City Market General Manager John Tashiro – The Impact of the Co-op

John Tashiro passing a tree to a colleague during the COTS Tree Sale tree delivery.

Did you know that the Tashiro family joined the Onion River Co-op the very same day they moved to Burlington? We recently sat down with City Market’s General Manager, John Tashiro for a conversation about his best Co-op memories and how the Co-op has impacted him and our community. Check out our conversation below!


This month we are celebrating the 20th anniversary of our Downtown store. What, to you, makes the Downtown store unique?

I started at the Downtown store when it was a one-store Co-op and was in my GM role for about two years before we opened our South End store. I think we probably peaked sales at $42 million in that one store. It was only because everyone pulled together – and by everyone I include not just our staff but the understanding of our customers and our Members – that it worked so well. When we say Thanksgiving was crowded – I mean literally there were lines going back to the peri (perishables) cooler. And people were jam packed, and yet very understanding. I like to say, people come to the co-op to connect, and bump into each other – metaphorically but also physically! The Downtown really personified that. That’s what really makes the Downtown so special, to have had a memory like that.


I was curious, what drew you to City Market in particular and what from your past experience best prepared you to lead in this community?

The Co-op really is an amazing hybrid model. It is owned by our Members, but we do run a business. We’re very mission-driven, and at the same time need to be able to meet our community needs through our retail offerings.

So my background – I started out in business, in corporate. I worked for Coca-Cola for 12 years in various parts of the world on customers and new products, on events like the Olympics, as well as marketing and branding. I learned a lot, I had a wonderful time, I worked with some incredibly smart and good people. But I wanted to have more peace of mind and do work that I felt could make a difference. I ended up joining FairTrade International, where I negotiated the global deal with Ben and Jerry’s on behalf of FairTrade, which is how I got to learn about Burlington. The experience was extremely rewarding because you’re helping small scale farmers, typically in developing countries, that don’t have the means or even the ability to negotiate fair prices for the products that they grow. For me, that was a pivotal moment: the work felt extremely rewarding.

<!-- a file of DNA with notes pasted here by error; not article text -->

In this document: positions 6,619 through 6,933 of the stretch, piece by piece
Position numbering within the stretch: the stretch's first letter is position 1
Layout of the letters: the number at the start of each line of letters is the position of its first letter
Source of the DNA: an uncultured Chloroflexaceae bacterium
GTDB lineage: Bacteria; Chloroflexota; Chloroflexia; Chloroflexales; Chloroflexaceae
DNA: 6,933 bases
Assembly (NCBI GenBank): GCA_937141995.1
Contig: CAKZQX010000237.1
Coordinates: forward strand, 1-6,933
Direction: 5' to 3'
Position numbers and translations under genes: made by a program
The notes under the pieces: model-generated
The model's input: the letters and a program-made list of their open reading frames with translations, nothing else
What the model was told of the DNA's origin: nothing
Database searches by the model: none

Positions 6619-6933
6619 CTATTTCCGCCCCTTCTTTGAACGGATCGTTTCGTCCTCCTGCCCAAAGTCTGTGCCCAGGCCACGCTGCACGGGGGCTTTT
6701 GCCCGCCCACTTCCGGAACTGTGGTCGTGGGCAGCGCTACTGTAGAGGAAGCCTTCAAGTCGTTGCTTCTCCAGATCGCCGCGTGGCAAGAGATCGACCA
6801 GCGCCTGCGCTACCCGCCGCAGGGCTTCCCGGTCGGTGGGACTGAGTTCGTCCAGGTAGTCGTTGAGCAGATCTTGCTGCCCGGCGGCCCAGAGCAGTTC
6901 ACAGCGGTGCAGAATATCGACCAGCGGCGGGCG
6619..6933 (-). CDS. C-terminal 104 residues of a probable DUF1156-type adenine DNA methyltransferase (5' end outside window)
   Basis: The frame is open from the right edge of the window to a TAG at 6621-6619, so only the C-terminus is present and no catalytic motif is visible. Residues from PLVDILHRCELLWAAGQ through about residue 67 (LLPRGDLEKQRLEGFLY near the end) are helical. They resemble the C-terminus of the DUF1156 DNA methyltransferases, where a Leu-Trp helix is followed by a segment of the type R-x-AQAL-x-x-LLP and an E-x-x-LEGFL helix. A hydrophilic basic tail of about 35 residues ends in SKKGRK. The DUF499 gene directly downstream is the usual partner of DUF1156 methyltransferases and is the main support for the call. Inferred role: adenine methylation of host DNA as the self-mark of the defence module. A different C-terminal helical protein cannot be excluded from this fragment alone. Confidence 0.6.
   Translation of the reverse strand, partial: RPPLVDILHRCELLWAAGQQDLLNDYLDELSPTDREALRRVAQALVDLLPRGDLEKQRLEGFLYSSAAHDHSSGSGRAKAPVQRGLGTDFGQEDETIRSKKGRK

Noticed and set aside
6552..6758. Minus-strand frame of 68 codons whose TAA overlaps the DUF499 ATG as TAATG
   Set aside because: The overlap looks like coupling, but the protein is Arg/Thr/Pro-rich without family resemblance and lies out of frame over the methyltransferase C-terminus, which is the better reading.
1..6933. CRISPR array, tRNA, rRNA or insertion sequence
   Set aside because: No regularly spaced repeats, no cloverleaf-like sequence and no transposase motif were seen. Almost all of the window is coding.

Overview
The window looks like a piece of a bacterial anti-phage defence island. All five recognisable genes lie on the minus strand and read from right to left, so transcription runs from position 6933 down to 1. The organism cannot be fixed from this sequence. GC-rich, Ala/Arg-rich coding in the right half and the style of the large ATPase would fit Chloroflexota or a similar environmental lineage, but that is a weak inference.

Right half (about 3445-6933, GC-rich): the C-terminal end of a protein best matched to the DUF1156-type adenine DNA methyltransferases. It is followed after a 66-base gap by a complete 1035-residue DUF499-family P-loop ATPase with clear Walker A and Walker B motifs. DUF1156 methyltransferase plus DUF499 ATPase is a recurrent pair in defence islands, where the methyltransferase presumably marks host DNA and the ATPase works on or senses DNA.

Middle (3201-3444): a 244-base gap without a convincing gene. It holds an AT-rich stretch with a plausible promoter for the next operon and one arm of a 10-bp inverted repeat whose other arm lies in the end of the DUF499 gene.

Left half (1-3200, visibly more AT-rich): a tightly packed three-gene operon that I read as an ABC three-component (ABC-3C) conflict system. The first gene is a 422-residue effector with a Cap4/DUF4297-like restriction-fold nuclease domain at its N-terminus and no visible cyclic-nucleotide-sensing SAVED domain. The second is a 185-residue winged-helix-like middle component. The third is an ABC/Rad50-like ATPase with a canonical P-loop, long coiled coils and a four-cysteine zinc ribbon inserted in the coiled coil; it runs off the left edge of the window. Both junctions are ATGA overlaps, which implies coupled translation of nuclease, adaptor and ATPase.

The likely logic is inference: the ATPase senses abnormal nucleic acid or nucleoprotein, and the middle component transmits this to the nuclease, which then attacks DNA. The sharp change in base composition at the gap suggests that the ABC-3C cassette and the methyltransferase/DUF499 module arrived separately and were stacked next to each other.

Ultimately I had the opportunity to help set up FairTrade America. And eventually an opportunity came up to join 1% for the Planet, an environmental nonprofit. And in time that led me to this GM role at the Co-op. I was ecstatic to take the job, and almost seven years have gone by. But that’s all a long way of saying that I think the Co-op has this non-profit side and this business side. I feel I developed a lot of business acumen early in my career under some amazing people – I received great training. And at the same time, for the last 15 years I’ve worked in nonprofits or mission-driven organizations that have given me lots of perspective on what I call the “head and heart.” And I probably am more heart than head, I have to admit – but that’s why I was so excited to take on this role at the Co-op. I feel the work I can do at the Co-op really fits my skills well and also fits my values well.


What are you most looking forward to in our next year?

If you think about where we’ve come from, dealing with the pandemic and staffing issues and supply chain issues, we’re really trying to find a more settled new normal. Not just for our organization, but for our community, I’m really looking forward to possibly moving from a pandemic to an endemic type of situation. I know that’s not something I can control, or we can control as a Co-op. But if I had one wish that would be my wish, because I think all of us have endured so much uncertainty in our schools, our community, our hospitals, our nonprofits, and our businesses.